GPU Performance

Moving on to the GPU tests, we see the P20’s make use of the Mali G72MP12 in the Kirin 970. The clock is the same 746MHz as in the Mate 10 – however as we’ll see, there’s some differences in terms of software that will affect the resulting benchmark scores.

3DMark Sling Shot 3.1 Extreme Unlimited - Physics

Starting off with the 3DMark Sling Shot 3.1 Extreme Unlimited Physics test which is solely CPU-bound, we see the Huawei P20s top the chart both in terms of peak as well as sustained performance. This test is more of a representation of how the CPU handles thermally constrained scenarios – such as GPU workloads.

3DMark Sling Shot 3.1 Extreme Unlimited - Graphics

Moving into the Graphics subtest, we see the current disadvantages of the Mali G72 as it doesn’t have enough shader power to cope with more arithmetic heavy workloads such as 3DMark’s flagship test. Between the Mate 10 and both P20’s, all of them showcase similar peak performance. The sustained performance however is better on the P20 Pro as it seems the phone has a higher thermal envelope, this is particularly noticeable in juxtaposition with the result of the smaller P20 which I ran side-by-side in this test.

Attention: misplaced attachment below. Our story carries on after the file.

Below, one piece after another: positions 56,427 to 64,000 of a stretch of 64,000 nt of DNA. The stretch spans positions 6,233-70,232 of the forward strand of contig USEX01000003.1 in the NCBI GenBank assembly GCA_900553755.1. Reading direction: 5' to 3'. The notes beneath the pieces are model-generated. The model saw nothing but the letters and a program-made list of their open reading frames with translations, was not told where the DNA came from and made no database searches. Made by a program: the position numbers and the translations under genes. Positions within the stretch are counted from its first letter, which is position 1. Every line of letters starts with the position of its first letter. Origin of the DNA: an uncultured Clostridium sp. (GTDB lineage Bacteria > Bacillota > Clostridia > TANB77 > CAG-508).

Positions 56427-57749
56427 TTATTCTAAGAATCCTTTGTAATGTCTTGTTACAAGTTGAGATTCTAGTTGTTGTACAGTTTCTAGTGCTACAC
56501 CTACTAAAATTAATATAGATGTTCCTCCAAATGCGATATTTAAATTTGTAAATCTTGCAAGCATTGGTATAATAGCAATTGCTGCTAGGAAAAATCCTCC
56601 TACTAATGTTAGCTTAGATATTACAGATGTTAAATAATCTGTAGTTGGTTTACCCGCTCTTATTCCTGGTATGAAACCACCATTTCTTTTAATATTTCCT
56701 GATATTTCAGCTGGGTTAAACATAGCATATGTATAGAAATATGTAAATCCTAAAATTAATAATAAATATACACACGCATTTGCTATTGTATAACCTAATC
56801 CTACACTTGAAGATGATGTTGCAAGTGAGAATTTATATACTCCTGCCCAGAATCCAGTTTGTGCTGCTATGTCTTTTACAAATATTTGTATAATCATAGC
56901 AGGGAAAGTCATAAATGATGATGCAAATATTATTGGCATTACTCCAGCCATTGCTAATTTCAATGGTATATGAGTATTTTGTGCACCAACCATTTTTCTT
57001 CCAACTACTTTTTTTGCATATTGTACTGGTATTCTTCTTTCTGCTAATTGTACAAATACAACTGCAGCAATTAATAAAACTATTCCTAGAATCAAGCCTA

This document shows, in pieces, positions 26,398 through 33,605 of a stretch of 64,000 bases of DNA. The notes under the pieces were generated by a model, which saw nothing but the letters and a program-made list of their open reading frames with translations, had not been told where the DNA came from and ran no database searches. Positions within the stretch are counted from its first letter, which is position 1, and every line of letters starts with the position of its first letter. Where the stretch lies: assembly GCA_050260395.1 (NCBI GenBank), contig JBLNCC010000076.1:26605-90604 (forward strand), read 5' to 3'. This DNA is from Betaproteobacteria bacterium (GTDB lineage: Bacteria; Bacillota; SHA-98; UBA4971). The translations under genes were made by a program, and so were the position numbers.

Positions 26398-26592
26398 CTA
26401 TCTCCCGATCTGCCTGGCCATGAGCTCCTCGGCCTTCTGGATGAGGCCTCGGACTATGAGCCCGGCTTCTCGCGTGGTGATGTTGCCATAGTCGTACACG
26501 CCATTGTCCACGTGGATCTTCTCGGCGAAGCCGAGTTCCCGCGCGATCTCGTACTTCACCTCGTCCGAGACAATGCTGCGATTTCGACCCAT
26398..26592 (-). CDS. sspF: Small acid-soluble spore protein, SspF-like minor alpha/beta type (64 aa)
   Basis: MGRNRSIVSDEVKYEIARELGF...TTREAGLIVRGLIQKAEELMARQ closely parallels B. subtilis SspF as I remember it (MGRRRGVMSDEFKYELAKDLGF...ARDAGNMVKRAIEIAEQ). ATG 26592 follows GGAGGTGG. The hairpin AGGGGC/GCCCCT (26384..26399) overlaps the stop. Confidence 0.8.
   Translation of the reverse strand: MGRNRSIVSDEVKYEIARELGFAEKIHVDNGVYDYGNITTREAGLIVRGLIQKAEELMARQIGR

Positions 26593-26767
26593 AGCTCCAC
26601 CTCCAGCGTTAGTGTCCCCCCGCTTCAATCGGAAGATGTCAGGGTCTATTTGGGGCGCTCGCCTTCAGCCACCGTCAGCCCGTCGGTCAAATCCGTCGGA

GFXBench T-Rex 2.7 Off-screen

In GFXBench 2.7 T-Rex, we see some very odd performance regressions in the P20s compared to the Mate 10. As they have the same chipsets, you would expect the same performance out of both device lines. Unfortunately this was an issue that I first encountered on the Mate 10 back in December and had reached out to Huawei to sort out. It turned out that the initial firmware didn’t enable full frequency of the memory controller – this was eventually resolved in another firmware and the full performance was eventually unlocked (The Mate 10 Pro scores). It looks like the P20’s do not have this change in their global firmware and that’s why the performance is so mediocre.

GFXBench Manhattan 3.1 Off-screen

T-Rex in particular suffers so badly from this because it’s a very heavy fill-rate and thus also bandwidth limited test that also happens to now run at quite high framerates. This creates a bottle-neck for the GPU and performance suffers dramatically.